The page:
There are so many nutritionists in the market, so what makes you or Nutri4Verve different from the rest?
When we started Nutri4Verve in 2010, its foundation was laid on ethics and we decided to have personal connections with our clients. And that has been the prime reason for Nutri4Verve’s many folds growth over the years. All our diet programs are customized based on the individual requirements of each client that revolve around nutrition, exercise, sleep cycles, as well as emotional wellness. We don’t copy-paste things.
Further, consistent research and developing newer diet strategies, regular training, and upgrade of team knowledge helps us understand and cater to each client’s specific requirements. It helps us attain results and happy clients.
A lot of brands these days use the term ‘organic’, but it seems like a trend wherein in reality there is nothing organic about the product. What is your opinion on the same?
Organic means environmentally friendly production, assured quality, and a clear conscience. Mostly yes - but not always! I would say it as a biological jumble.
On the other hand, regulators are in a tug-of-war with lobby organizations. As a result, the term ‘organic’ today often appears like a jumble of meanings, legal provisions, and seals. Corporates benefit from the fact that it is not always clear to consumers which seals they can rely on.
The dictionary meaning seems to be relatively clear: organic production means no artificial elements flow into the value chain, so the production and raw materials are natural. It is often also called ecological farming. So, no pesticides, insecticides, synthetic chemicals, or any unnatural preservatives should be used in a product or produce.
Regulatory bodies in India such as INDIA ORGANIC have specific guidelines before the use of their seal. The seal is only awarded to those who comply with India’s Organic Legislation on organic farming. The organic seal stands for clearly defined, legal requirements in production and processing. These directives stipulate which fertilizers, feed, and pesticides are permitted for organic farming; how many animals can be kept in how much space; how many additives are allowed, etc. This clearly distinguishes the products from conventional products.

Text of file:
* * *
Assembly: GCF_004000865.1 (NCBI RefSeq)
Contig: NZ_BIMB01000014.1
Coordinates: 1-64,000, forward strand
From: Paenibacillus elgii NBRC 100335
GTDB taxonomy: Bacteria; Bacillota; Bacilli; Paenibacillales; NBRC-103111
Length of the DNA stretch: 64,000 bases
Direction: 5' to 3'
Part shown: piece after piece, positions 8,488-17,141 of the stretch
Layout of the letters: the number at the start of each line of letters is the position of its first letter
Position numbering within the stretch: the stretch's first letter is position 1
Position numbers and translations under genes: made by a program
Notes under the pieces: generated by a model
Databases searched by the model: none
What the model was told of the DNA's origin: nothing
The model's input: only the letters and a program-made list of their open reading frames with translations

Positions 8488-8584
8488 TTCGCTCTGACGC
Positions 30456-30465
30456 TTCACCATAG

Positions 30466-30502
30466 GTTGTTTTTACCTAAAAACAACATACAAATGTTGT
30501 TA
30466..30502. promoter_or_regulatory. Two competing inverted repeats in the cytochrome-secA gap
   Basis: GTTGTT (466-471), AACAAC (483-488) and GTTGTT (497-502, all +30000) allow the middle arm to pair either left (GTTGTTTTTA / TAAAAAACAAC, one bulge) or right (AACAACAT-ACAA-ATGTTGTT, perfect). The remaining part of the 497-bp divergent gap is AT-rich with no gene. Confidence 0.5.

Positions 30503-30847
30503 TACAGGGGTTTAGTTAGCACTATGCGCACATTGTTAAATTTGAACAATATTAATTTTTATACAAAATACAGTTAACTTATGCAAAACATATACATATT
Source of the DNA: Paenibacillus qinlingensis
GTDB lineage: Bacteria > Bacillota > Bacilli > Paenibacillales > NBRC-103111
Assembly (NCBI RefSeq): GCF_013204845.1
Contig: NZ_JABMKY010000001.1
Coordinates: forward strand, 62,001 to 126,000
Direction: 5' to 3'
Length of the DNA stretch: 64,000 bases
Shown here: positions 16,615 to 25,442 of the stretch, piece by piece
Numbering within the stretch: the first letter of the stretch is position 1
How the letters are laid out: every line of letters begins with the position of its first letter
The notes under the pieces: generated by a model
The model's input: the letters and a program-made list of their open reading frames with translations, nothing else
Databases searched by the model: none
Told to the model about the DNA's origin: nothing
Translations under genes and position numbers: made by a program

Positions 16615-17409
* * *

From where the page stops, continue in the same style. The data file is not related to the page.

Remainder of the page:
Thus, only by mentioning ‘Organic’ on packaging could be a marketing gimmick by organizations and hold lesser value unless there are duly certified by national or international regulatory bodies. As a customer, looking to purchase genuine organic produce or products, one should check the label for the ‘Certified Organic’ seal of the regulatory body along with the respective level/category to ascertain the authenticity.
Do you have any suggestions for our readers to recognize the right organic food from the brands available?
You can recognize organic food by the fact that it has either the term ‘organic’ or the term ‘eco’ on it. Both terms are protected by law. This means you can only use them if you comply with the strict regulations for organic farming. However, similar terms appear on some products. For example, environmentally friendly, close to nature, untreated or controlled. These terms are not protected. Every manufacturer can use these terms and there are no rules for this. With these terms, the consumer knows nothing about how the products were made. These products may or may not organic.
According to the Delhi-based Indian Council for Research on International Economic Relations (ICRIER), such foods that are labelled organic but not certified cannot be considered safe. The ICRIER also mentioned the need for a uniform standard for organic foods in its last report. Now, the Food Safety Standards and Authority of India (FSSAI) has launched the Food Safety and Standards (Organic Foods) Regulations 2017 along with the unified logo for organic food products, supported with the tagline ‘Jaivik Bharat’. All organic foods certified under this logo also need to convey full and accurate information on labels about the organic status of the food. The ‘Jaivik Bharat’ logo is henceforth recognized as a mark of quality assurance given by the above-mentioned certification bodies in India or any other bodies recognized by FSSAI.